Have you had COVID-19?
The Persistent cardiovascular effects of COVID-19 viral infection study (PERCEIVE) is looking for people who have had COVID-19.
The PERCEIVE study aims to understand whether COVID-19 causes damage to the heart and impacts functional capacity. We also want to know if best practice management (e.g. heart medication or exercise training) can restore function.
If you have had COVID-19 infection you may qualify for this important study which includes cardiac scans and exercise testing to see if any damage has occurred to your heart. If there is evidence of heart damage, you will receive a review with a cardiologist (heart doctor) and you could receive either exercise training or medications to help the heart recover.
Who can participate?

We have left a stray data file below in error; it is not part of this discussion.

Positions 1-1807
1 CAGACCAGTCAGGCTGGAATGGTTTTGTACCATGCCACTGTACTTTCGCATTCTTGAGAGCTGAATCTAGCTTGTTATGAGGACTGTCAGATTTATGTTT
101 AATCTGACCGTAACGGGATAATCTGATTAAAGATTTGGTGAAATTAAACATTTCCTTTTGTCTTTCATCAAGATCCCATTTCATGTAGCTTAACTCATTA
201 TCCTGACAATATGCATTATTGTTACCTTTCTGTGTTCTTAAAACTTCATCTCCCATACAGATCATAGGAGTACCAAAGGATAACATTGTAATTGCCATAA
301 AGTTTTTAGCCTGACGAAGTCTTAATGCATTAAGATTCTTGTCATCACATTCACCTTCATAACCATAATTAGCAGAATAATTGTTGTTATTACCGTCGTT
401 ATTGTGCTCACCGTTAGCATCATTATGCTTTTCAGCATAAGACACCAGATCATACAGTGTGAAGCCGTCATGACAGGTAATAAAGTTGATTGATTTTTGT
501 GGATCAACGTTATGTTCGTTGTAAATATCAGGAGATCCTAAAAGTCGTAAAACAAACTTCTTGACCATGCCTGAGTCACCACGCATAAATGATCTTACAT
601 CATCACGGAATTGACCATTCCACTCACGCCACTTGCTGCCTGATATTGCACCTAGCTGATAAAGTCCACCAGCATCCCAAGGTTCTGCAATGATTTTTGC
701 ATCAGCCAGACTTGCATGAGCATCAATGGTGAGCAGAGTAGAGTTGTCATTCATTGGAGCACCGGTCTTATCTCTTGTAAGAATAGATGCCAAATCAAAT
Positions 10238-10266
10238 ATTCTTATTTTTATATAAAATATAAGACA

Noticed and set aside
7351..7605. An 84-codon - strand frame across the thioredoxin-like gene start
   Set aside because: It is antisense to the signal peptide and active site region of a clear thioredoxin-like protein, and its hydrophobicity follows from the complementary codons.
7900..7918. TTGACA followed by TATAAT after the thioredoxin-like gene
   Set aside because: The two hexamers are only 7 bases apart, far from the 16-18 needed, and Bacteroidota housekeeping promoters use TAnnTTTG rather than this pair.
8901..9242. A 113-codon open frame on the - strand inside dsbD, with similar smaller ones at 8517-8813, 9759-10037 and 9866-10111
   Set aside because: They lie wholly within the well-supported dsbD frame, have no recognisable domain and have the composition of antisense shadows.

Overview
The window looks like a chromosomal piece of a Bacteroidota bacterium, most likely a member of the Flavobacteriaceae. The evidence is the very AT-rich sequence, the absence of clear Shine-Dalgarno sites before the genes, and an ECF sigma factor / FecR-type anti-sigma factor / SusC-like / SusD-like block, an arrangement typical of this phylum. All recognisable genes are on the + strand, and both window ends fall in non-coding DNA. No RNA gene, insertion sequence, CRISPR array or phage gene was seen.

You may be eligible for this study if you:
- are aged 45 years and over
- have had a COVID-19 infection.
If you have had COVID-19 and are interested in participating, you will need to complete a screening visit to determine if you qualify for this study. This appointment will occur at the Baker Specialist Clinics (Melbourne or Hoppers Crossing) or the Menzies Institute for Medical Research (Hobart) and include a brief clinical assessment (including questionnaires, a walking test and blood test). Based on your assessment we will determine your eligibility to continue in the PERCEIVE study.
Those who carry on in the study will be asked to attend another appointment for further assessment, including:
- a heart echo scan
- an exercise test
- additional blood tests.
Based on the results of these tests, we will determine if you continue to the next stage of the study which involves review by a cardiologist, prescribing medications that protect the heart and a program of exercises to improve your fitness.
The study runs for 6 months.
At the end of the study, we will ask you to come into the clinic once again to have another brief clinical assessment, exercise and echo tests to see if the treatment has been beneficial.
If you would like further information, please contact the Study Coordinators on: